At Civil Eats Tracie McMillan writes about Seth Holmes, an American physician and anthropologist who undertook a trip that few take for kicks: He migrated from the rural highlands of Oaxaca in southern Mexico to the deserts of Arizona alongside a band of indigenous migrants bound for American farm fields.
They were apprehended by the U.S. border patrol but that did not stop Holmes, who was determined to document the human cost of providing cheap food to Americans.
Holmes has compiled his studies into a new book, Fresh Fruit, Broken Bodies: Migrant Farmworkers in the United States (California Series in Public Anthropology), which was 10 years in the making. In his investigation he picked berries and pruned grapes; lived in labor camps and at times his car; and, by working alongside, got to know—and observe—his new neighbors and colleagues.
What was it like to make the border crossing from Mexico to Arizona?Holmes uncovered how market forces, anti-immigrant sentiment, and racism undermine health and health care. Holmes trekked with his informants illegally through the desert border into Arizona, where they were apprehended and jailed by the Border Patrol. After he was released from jail (and his companions were deported back to Mexico), Holmes interviewed Border Patrol agents, local residents and armed vigilantes in the borderlands. He lived with indigenous Mexican families in the mountains of Oaxaca and in farm labor camps in the United States, planted and harvested corn, picked strawberries, accompanied sick workers to clinics and hospitals, participated in healing rituals and mourned at funerals for friends.
It was terrifying. I knew how many people died trying to cross the border each year, but doing it physically with my own body and my own mind and emotions and psyche was a much more intense than I had realized it would be. It was a long process and there were a lot of different ways that things could have gone worse than they did. We came across rattlesnakes and other people who we weren’t sure what their intentions were, if they were assailants or robbers or vigilantes or just other border crossers.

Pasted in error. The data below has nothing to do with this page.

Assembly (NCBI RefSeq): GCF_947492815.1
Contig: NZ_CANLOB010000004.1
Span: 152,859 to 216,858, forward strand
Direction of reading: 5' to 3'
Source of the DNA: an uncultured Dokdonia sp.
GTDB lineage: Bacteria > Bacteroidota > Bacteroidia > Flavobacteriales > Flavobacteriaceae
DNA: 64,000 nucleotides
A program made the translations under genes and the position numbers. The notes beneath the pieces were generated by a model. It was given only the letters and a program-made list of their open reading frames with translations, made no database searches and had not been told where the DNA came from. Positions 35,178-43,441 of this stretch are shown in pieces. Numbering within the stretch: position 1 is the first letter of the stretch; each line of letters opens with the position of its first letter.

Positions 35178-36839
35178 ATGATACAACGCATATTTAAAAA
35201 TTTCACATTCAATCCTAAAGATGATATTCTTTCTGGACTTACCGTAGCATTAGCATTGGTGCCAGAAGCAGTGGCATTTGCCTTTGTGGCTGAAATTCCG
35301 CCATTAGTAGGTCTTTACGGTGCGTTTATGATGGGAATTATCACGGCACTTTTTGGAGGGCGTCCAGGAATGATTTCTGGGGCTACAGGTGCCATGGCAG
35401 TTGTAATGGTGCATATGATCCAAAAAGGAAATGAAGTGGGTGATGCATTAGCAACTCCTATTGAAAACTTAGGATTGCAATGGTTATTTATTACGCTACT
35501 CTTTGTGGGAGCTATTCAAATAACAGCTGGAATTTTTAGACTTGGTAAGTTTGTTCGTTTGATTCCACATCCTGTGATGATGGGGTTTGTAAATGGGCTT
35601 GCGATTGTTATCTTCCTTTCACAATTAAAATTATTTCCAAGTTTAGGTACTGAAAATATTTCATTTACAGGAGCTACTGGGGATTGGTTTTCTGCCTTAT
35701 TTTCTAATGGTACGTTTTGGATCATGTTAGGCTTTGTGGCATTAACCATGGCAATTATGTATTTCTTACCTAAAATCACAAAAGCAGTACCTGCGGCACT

Please continue below the fold for more on the human cost of American agriculture.
What was the big reason that folks felt compelled to migrate? What’s driving that for them?
They all are basically family farmers in their hometowns, growing corn and beans and different kinds of greens, and some of them have oxen, some of them have goats. They used to be able to sell their corn in the nearby markets and then use that money to pay for electricity or to pay for uniforms, to be able to go to the free public schools, but they couldn’t do that anymore.
There was other corn being sold that was cheaper, and as I looked into it, the corn that was being sold was corn coming from the U.S. My understanding of what shifted over the last 15 years or so, [when] Trique people started coming to the U.S., is that the North American Free Trade Agreement (NAFTA) made it illegal for the U.S., Canada, and Mexico to have tariffs—taxes—on products from other countries. But it didn’t make it illegal to have subsidies. [Author’s note: Since 1995, one year after NAFTA went into effect, the U.S. has spent nearly $100 billion on corn subsidies.] But the Trique people weren’t talking about NAFTA so much. They were just talking about, ‘We can’t sell our corn, and there are no jobs here, and we have to go get jobs, so we’re going to leave our land here and leave our farms here to go and work on farms up there.’
The solutions easily stand out: We must reform our broken, inhumane immigration system. It's also imperative that we eliminate the horrendous agriculture subsidies for corn, soy and other monoculture corps which are destroying our topsoils and feeding the climate destroying livestock industry and we must enforce the U.S. labor laws that already exist.